The New Yorker's Sarah Larson stopped by on moving day and wrote the article below.
On a drizzly Sunday at the end of March, a white-and-yellow moving van occupied a space in front of 77 East Third Street that had long been reserved—and carefully delineated with traffic cones—for gleaming Harley-Davidson choppers. From August, 1969, until that day, the six-story lightly gargoyled Renaissance Revival apartment building with a first-floor brick façade was the New York City headquarters of the Hells Angels Motorcycle Club. Its distinctive front door, between two Doric columns painted with sevens, depicted a motorcycle-helmeted skeleton gleefully wielding a pitchfork atop a bed of flaming skulls.
Related | Hells Angels might sell their 3rd Street clubhouse
A plaque read “in memory of big vinny 1948-1979: ‘when in doubt, knock ’em out.’ ” That day, the Post’s front-page headline was “hell freezes over: yuppies bounce snowflake bikers out of east village.” After fifty years, the Hells Angels were moving out.
Hells Angels near their New York clubhouse on East Third Street between First and Second Avenue in March 1971.
The building had functioned as both clubhouse and Angels-only apartment complex. Its buyer, Nathan Blatter, of Whitestone Realty Group, has been approached by someone who wants to open a Hells Angels museum there, but he is not interested. “It’s going to be a regular apartment building,” he said. That day, several brawny men in vests that said “prospect”—a club membership level between “hang-around” and “full patch”—did the heavy lifting from No. 77 to the van: a metal shelving unit, shipping containers, a stray broom. The club had been moving out piecemeal. Its infamous park-style sidewalk bench, tempting to look at but dangerous for civilians to sit on, was gone.
Earlier in the month, a student from the Conservatory of Dramatic Arts, next door, saw members moving boxes out of the basement; another neighbor reported seeing the emergence of “motorcycle stuff and other unmentionable paraphernalia.” He warned an onlooker to stay away. “It’s like a skunk—you touch it and you start to stink,” he said, and hurried off. Other neighbors, though wary of being identified, were more wistful. At a dive bar, two veterans of the eighties post-punk scene—call them Nancy and Janet—reminisced over a glass of house red, with ice cubes.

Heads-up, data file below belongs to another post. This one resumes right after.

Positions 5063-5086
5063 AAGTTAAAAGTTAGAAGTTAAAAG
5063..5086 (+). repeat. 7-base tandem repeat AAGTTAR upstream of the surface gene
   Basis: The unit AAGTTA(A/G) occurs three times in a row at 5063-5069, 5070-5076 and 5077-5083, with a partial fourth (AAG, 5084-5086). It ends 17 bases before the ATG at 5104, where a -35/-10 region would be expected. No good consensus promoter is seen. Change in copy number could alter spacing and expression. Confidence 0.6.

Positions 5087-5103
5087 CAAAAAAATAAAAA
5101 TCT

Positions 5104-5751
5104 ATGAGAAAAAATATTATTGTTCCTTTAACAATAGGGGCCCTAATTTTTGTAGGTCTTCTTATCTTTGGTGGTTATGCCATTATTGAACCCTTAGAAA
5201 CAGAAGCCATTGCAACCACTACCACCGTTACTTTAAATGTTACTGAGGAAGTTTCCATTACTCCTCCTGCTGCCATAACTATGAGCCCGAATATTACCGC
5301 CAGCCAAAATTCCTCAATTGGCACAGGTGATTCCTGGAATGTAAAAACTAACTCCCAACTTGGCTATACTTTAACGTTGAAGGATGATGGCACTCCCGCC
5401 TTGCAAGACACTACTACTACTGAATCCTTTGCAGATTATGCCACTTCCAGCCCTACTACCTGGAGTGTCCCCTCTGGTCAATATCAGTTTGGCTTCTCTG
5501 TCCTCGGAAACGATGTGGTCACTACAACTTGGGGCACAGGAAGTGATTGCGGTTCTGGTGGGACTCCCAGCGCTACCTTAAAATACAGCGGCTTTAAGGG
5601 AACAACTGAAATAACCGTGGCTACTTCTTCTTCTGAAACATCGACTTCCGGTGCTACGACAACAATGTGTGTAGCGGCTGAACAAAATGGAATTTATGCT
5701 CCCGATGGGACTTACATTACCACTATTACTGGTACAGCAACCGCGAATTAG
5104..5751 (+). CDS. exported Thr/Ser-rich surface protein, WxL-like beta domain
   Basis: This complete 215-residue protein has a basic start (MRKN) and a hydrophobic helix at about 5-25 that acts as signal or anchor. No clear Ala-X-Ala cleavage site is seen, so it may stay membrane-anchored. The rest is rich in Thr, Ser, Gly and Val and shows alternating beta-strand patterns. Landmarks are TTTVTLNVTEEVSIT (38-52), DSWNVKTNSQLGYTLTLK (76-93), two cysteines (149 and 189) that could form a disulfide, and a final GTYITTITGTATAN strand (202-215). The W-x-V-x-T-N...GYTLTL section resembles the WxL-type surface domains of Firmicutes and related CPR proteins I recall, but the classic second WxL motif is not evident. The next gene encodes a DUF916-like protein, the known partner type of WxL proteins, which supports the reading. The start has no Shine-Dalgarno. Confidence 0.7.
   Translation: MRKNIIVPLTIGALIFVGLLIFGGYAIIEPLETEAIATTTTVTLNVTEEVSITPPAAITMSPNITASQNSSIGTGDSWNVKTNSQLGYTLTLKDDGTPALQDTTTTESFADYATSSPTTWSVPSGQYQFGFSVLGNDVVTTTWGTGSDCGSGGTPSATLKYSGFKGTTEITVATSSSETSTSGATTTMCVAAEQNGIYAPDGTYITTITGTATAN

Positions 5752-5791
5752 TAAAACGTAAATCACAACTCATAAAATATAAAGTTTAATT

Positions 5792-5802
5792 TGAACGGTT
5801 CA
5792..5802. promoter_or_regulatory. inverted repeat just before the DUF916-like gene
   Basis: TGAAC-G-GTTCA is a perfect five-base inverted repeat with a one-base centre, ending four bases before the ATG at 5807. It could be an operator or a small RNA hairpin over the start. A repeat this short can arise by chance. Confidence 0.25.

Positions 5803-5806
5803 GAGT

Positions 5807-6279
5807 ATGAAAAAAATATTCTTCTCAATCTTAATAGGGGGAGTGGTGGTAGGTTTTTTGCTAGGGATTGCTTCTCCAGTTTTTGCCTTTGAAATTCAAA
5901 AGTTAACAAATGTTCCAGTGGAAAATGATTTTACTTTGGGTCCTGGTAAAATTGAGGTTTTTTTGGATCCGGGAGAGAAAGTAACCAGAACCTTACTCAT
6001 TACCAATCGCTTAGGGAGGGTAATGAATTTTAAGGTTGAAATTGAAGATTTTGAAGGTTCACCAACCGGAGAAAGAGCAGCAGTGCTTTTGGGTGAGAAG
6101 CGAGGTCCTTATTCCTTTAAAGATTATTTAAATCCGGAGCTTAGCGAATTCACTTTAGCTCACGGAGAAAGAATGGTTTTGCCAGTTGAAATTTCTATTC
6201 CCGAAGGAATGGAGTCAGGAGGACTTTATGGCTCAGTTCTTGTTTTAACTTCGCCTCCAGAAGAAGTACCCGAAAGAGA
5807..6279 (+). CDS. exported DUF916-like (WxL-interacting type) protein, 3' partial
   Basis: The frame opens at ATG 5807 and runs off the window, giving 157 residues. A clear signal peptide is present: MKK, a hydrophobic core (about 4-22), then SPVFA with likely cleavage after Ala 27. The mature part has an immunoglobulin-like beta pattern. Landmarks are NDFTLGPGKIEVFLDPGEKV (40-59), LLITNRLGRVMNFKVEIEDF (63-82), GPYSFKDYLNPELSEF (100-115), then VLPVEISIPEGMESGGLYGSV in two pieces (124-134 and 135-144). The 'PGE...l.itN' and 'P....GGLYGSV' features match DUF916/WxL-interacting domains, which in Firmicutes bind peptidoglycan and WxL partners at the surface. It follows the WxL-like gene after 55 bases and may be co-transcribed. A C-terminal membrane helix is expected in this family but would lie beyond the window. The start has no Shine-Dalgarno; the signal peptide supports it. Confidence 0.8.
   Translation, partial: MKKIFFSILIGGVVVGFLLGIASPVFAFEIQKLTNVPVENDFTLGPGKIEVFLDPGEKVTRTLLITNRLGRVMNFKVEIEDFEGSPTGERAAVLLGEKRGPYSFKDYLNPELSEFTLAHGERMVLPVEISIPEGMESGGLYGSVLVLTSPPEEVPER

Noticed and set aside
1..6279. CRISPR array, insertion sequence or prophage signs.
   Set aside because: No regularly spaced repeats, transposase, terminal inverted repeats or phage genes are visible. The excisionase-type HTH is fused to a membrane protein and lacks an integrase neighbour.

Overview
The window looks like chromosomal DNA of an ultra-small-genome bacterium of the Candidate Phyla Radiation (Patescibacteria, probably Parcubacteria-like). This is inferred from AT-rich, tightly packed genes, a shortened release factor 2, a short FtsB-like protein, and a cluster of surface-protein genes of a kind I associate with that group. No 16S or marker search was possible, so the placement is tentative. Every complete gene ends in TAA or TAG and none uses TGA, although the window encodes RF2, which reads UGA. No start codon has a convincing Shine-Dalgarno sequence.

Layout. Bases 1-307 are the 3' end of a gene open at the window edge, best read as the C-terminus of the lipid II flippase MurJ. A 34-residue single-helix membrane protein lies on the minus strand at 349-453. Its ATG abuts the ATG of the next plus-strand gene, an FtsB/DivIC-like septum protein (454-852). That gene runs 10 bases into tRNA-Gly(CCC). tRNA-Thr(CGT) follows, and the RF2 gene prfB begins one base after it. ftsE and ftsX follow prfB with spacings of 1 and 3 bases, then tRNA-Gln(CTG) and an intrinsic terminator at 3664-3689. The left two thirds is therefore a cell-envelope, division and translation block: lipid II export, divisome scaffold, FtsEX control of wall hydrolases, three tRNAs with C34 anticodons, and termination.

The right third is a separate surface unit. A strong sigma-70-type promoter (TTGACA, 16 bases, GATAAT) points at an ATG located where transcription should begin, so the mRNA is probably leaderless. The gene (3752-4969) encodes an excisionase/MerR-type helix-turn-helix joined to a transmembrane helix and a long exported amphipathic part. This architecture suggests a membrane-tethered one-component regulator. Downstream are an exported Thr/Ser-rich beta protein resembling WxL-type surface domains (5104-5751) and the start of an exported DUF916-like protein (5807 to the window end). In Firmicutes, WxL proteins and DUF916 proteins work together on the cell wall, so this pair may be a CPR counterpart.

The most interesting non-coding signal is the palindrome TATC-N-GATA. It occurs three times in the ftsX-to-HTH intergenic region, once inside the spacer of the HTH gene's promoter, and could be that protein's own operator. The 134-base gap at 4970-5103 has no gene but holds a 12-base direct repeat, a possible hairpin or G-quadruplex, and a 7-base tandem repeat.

“I’m going to miss the sound of their motorcycles,” Janet said. She moved to the East Village in 1980. “They’d have big Fourth of July parties. We’d go up to my roof and the fireworks would come right up to your face.” The Angels launched their fireworks from metal garbage cans. (A local illustrator described this as “absolutely terrifying.”) “The parties used to be great,” Nancy said. “Until the explosion.” In 1990, a garbage-can firecracker killed a fourteen-year-old boy.
Over the years, the East Village Angels both caused and prevented mayhem. In 1994, the Times characterized this mayhem, part “lore and part police reports,” as “countless decibel-cranking parties, LSD-laced misadventures, drug deals, orgies and random acts of violence against passers-by.” In recent years, parking-space tussles resulted in beatings and a shooting; a woman who pounded on the door, screaming, was badly beaten.
“I haven’t heard anybody say ‘Good riddance,’ ” Janet said.
“I’ll miss the way they decorated at Christmas,” Nancy said. “They used to break people’s cameras,” Janet said. In the Instagram age, unwanted photography had skyrocketed.
The group is aggressively private. Only members were allowed inside the clubhouse—but Janet, decades ago, was invited in after a peppery conversation with an Angel. “I was scared shitless and trying to be tough,” she said. The interior, she recalled, “was like a suburban house”—couches and so on. “The women were cleaning and the men were partying.
Where were the Angels going? “I don’t know yet,” a prospect said. “Goin’ somewhere!” Would they miss the East Village? A wary, noncommittal nod. When the van was almost full, the Angels packed one final item: a Harley-Davidson motorcycle, eased onto a truck lift, raised up, and strapped in. A ponytailed Angel picked up a little girl, hoisted her onto his shoulders in front of the Big Vinny sign, and, smiling, posed for a picture. After some inter-Angel hugs and back pats, the men drove away. By the next afternoon, the plaques, signs, and flaming skulls were gone. ♦
SOURCE: The New Yorker